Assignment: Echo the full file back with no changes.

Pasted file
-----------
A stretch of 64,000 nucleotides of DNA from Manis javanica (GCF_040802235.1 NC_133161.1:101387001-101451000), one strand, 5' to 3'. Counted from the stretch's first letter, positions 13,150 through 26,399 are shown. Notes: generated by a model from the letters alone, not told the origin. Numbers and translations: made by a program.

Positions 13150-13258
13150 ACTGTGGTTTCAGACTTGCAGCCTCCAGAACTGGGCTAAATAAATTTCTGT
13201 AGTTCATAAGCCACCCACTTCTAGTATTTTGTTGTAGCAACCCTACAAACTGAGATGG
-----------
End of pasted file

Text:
A stretch of 64,000 nucleotides of DNA from Manis javanica (GCF_040802235.1 NC_133161.1:101387001-101451000), one strand, 5' to 3'. Counted from the stretch's first letter, positions 13,150 through 26,399 are shown. Notes: generated by a model from the letters alone, not told the origin. Numbers and translations: made by a program.

Positions 13150-13258
13150 ACTGTGGTTTCAGACTTGCAGCCTCCAGAACTGGGCTAAATAAATTTCTGT
13201 AGTTCATAAGCCACCCACTTCTAGTATTTTGTTGTAGCAACCCTACAAACTGAGATGG